Everything was totally hot—or rad, if you prefer, or ripping or blazing—at the Transworld Skateboard Championships last week at Vancouver's Expo '86. Tony Hawk showed rad moves that were hot as could be as he won the vertical competition. He dazzled an overflow crowd of 4,500 with aerial flips, twists and toe-taps on his board. "I skated completely my best," he said. And freestyle champ Rodney Mullen, an introspective engineering student from Gainesville, Fla., was so totally hot that the five judges gave him the sport's first-ever perfect score. All 147 competitors from 17 countries—with their Jams, earrings, tattoos and two-toned hair—they were all hot. And the mood itself, the mood was totally hot.
It was made hotter by the debate that boils at the center of this resurgent pastime: Is skateboarding a serious sport, or is it kidstuff? "The street scene is part of it, we don't deny that," said Frank Hawk, Tony's father and the president of the four-year-old National Skateboard Association. "But we see it more like surfing. We're trying to show it as a sport." Skateboard equipment manufacturer Fausto Vitello argued, "They want to make it like Little League, but skateboarders are anticompetition."
Punked-out Steve Caballero, who finished third in vertical, certainly wasn't anticompetition. In fact, he took the competition so seriously that he created the totally hottest incident of the tournament. After finishing his performance, he was so pumped up he smashed his board onto the asphalt. The young punk groupies scrambled for the souvenir, and a fight broke out that escalated into a mob scene on the hill outside the stadium. "It was heavy, bro," said one competitor. NSA board member Jack Smith stared at the near riot and said, "This sport doesn't have maturity." No, but it's got heat.
BIG PURSE FOR POOCH
Staff writer Demmie Stathoplos reports from Seabrook, N.H.:
The dog days of August at Seabrook Greyhound Park came to a close Saturday when Ben G Speedboat, a 9-to-1 long shot, won the $250,000 Great Greyhound Race of Champions, the richest event in the history of the sport. But the race itself was almost an anticlimax after a month of festivity and frivolity.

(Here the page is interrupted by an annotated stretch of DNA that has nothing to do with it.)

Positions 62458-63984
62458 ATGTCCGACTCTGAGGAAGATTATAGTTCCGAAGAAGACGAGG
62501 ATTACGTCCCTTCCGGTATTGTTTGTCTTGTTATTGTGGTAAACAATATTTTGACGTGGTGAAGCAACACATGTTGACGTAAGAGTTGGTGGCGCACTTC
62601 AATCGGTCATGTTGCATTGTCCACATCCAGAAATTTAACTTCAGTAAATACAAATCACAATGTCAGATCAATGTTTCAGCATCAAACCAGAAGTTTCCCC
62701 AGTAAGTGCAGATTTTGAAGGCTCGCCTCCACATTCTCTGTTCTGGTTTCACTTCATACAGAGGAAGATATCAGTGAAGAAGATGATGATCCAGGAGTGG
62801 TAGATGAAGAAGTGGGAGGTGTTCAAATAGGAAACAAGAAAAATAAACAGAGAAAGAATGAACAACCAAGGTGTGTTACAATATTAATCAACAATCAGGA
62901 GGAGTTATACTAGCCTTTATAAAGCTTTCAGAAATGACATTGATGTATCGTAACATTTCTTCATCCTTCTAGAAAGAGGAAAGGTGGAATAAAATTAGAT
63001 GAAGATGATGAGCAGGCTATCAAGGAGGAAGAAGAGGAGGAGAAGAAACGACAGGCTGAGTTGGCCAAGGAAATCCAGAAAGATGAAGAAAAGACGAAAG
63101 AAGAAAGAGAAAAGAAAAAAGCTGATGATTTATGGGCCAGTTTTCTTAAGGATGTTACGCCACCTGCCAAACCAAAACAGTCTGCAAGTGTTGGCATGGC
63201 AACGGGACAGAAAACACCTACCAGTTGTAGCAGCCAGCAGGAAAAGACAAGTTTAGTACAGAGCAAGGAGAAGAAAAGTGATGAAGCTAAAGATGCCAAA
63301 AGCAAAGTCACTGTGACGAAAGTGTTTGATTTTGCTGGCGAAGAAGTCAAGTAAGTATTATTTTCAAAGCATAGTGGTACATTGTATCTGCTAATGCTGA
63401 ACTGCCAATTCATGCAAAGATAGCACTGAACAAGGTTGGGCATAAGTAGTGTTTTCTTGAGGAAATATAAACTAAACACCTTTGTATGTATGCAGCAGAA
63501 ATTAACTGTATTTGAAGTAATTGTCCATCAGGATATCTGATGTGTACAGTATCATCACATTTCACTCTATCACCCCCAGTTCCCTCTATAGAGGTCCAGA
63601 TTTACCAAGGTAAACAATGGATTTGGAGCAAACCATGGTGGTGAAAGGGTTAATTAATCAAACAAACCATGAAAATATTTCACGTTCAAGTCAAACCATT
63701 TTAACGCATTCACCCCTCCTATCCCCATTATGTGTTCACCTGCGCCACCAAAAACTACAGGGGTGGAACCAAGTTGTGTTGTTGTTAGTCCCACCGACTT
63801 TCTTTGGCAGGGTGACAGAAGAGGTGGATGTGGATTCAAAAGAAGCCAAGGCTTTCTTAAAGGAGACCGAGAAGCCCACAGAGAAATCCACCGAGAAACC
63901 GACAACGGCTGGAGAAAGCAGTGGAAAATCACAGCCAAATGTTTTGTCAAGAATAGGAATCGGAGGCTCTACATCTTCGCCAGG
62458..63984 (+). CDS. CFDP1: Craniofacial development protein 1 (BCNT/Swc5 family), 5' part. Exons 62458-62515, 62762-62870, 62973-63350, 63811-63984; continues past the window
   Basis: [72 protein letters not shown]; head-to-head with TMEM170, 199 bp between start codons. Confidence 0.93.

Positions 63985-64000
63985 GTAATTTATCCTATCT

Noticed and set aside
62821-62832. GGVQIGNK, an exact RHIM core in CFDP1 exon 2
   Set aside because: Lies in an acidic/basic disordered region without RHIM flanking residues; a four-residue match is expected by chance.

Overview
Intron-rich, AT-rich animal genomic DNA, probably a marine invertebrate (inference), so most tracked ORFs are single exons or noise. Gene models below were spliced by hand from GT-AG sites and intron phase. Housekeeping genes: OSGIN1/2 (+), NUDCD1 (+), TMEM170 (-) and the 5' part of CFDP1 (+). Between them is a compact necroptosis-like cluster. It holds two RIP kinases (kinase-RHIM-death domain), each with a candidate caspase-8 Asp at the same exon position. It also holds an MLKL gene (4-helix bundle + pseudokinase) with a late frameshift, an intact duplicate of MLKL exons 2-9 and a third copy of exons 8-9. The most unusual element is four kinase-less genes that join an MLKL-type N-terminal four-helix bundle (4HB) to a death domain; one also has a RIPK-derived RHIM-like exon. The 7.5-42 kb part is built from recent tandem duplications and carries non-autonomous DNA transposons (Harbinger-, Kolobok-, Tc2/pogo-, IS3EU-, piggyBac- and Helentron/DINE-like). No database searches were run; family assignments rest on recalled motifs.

In early August, 71 greyhounds from 24 tracks arrived on the New Hampshire coast to begin trials for the eight-dog final. There followed not only the eliminations but also a myriad of formal and not-so-formal affairs. The track staged a canine cuisine contest, with the dogs as judges. There was a four-legged fashion show. And as a salute to the state's first-in-the-nation presidential primary, a specially named seven-dog field staged a runoff: Cuomo easily beat Reagan, Kennedy, Bush and others on the ticket.
The light touches obscured the fact that dog racing has become a serious, lucrative business. It is now the sixth most popular spectator sport in the country; attendance at dog tracks last year exceeded 23 million. As it has risen in popularity, the sport has tried to shuck the low reputation that plagued it for years. For example, six years ago, old or broken-down racers were routinely destroyed. Now there is REGAP (Retired Greyhounds As Pets), which functions as an adoption agency for over-the-hill hounds. The most elegant of the several Seabrook fetes was a fundraising dinner for REGAP.
The main event on Saturday night drew a capacity crowd of 5,106, and when the Styrofoam bone that serves as a lure went zipping by the starting boxes, Ben G Speedboat went zipping right after it, breaking to the lead early and holding it to become the top dog in the land. As a blanket of yellow chrysanthemums was laid on the quivering body of the winner, his trainer, Steve Pfluger of Portland, Ore., said, "I can't believe it. I couldn't dream of winning $125,000. I can't believe it." Ben, who was panting as hard as Pfluger, comforted his master with a lick on the nose.
THE GALLOPING GHOSTS OF URI
Digging a trench recently to install wiring for a new scoreboard at the University of Rhode Island's Meade Stadium, workers discovered two thigh bones and a fragment of a pelvic bone. Further excavation turned up teeth, jawbones and coffin nails, which were said to be evidence of a 19th-century family burial plot. They say when you walk into Notre Dame Stadium you can sense the ghosts of past gridiron heroes. Walking into Meade Stadium may produce a similarly disquieting sensation—perhaps for a better reason.